DRIP PORTFOLIO

The Drip Portfolio
Brokerage "Drips"
A much different animal

By Vince Hanks (TMFElwood)

NORTHVILLE, MI (Nov. 11, 1999) -- I'd like to address a subject that has been surfacing on the message boards quite a bit lately, causing a bit of confusion for many new Drippers, and that's the animal known in these parts as a "Brokerage Drip."

Many brokers are now offering what they refer to as a "Drip," in which they will reinvest your dividends, usually at no charge. However, these "Drips" are significantly different from company-sponsored Drips such as those we hold in the Fool Drip port.

If you elect to participate in your broker's "Drip" for a stock you hold in your brokerage account, be aware that you are not enrolling in the company's dividend reinvestment plan. Stocks held in a brokerage account are not eligible for company-sponsored Drips since they are held in the broker's name rather than in yours. Shares must be registered in your name if you wish to participate in the company's Drip.

Brokerage "Drips" usually do not invest in fractional shares. Instead, the dividends will accumulate in your account until the sum required to purchase a whole share is present. With a company-sponsored Drip, however, your dividends are immediately invested in the stock.

Last, but certainly not least, brokerage "Drips" do not provide the option of making optional cash purchases (OCPs) of stock. This is the ability to add regular, small amounts to a position, taking advantage of dollar cost averaging, for little or no commissions. Any additional purchases of stock in a broker's "Drip" would incur the usual brokerage commission.

If you're interested in reinvesting dividends only and do not wish to purchase shares in whole-dollar amounts on a regular basis, then brokerage "Drips" are an easy and generally inexpensive method for doing so. If, however, you want to take full advantage of the benefit of Drip investing, you'll want to be sure you're enrolling in the company-sponsored plan as a shareholder of record.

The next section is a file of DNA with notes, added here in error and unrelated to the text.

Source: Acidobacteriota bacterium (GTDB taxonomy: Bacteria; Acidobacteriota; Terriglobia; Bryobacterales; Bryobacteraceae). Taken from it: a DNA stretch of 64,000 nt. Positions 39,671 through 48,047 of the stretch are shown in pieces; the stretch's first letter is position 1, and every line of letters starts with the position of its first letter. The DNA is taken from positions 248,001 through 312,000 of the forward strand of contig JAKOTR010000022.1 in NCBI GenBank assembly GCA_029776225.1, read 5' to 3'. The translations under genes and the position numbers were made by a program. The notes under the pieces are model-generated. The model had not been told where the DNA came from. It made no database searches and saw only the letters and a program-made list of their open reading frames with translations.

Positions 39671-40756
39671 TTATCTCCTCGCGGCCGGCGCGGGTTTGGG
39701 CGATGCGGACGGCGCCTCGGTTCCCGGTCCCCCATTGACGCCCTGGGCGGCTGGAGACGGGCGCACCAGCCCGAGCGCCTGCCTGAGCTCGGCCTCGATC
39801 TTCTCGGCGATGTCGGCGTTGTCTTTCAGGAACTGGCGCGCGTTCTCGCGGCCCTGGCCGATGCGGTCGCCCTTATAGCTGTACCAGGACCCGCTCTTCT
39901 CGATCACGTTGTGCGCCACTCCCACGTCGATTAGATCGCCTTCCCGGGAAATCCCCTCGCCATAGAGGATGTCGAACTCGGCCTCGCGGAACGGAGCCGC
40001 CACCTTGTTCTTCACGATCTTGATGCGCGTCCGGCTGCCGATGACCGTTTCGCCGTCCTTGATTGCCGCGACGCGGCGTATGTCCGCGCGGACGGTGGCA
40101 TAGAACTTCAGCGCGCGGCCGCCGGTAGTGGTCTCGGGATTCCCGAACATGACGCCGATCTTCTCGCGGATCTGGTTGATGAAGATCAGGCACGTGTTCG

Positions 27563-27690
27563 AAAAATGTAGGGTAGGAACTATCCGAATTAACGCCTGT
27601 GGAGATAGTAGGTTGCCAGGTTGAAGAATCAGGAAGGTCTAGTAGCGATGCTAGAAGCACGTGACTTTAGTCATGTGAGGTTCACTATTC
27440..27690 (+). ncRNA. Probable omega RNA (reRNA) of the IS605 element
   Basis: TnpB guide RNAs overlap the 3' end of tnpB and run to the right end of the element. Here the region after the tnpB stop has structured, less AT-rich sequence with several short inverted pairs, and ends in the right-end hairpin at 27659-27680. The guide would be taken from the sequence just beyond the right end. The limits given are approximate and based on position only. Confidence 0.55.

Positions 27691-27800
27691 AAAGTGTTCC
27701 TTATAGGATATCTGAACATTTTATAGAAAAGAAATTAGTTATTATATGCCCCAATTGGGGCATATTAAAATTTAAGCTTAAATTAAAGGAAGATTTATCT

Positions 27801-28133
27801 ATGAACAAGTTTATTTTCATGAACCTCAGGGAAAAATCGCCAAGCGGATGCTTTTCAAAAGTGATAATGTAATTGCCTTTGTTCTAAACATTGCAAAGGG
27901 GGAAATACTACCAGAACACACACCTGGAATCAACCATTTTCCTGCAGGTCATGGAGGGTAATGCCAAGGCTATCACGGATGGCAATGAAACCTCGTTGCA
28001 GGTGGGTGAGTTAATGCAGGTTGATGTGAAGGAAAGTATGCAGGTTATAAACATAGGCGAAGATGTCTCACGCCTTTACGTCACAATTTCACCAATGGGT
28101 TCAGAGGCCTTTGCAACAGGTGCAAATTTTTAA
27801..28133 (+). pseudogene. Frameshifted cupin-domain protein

Related Links:
How a Fool Can Invest in Drips
Drip Basics message board
Drip Companies message board

Drip Portfolio

11/11/99 Closing Numbers
Ticker Company Dly Pr Chg Price
CPBCAMPBELL SOUP-5/16$44.69
INTCINTEL CORP7/16$79.44
JNJJOHNSON & JOHNSON13/16$103.81
MELMELLON FINANCIAL CORP1/16$36.88

  Day Week Month Year
To Date
Since
7/28/97
Annualized
Drip .42% -2.36% .66% 18.93% 35.26% 14.09%
S&P 500 .58% .82% 1.36% 12.38% 47.15% 18.36%
S&P 500(DA) .58% .82% 1.36% 12.96% 49.78% 19.28%
S&P 500(DCA) n/a n/a n/a n/a 25.42% 10.39%
NASDAQ 1.31% 3.06% 7.78% 45.82% 103.70% 36.41%

Trade Date # Shares Ticker Cost/Share Price LT % Val Chg
9/8/9721.0839INTC42.592$79.4486.51%
11/14/9711.258JNJ79.965$103.8129.82%
11/5/9825.5267MEL34.137$36.888.02%
4/13/988.174CPB54.586$44.69-18.13%

Trade Date # Shares Ticker Cost Value LT $ Val Ch
9/8/9721.0839INTC$898.01$1,674.85$776.84
11/14/9711.258JNJ$900.24$1,168.72$268.48
11/5/9825.5267MEL$871.40$941.30$69.89
4/13/988.174CPB$446.18$365.28($80.91)
  Cash: $24.38  
  Total: $4,174.52  


Key
• S&P 500 (DA) = dividend adjusted. Dividends have been added to the total return of the index.

Note
Drip Port launched with $500 on July 28, 1997, adds $100 to invest every month, and the goal is to own $150,000 in stock by August of the year 2017. Due to the slow nature of dollar-cost-averaging and our relatively significant starting costs, we do not expect to seriously challenge the S&P 500 for the first three to five years as we build an investment base. The long-term advantages of dollar-cost-averaging still overcome the short-term disadvantages, however. Final note: our investment in Campbell Soup is frozen due to fees instituted in its investment plan. Click here for a history of all Drip Port transactions.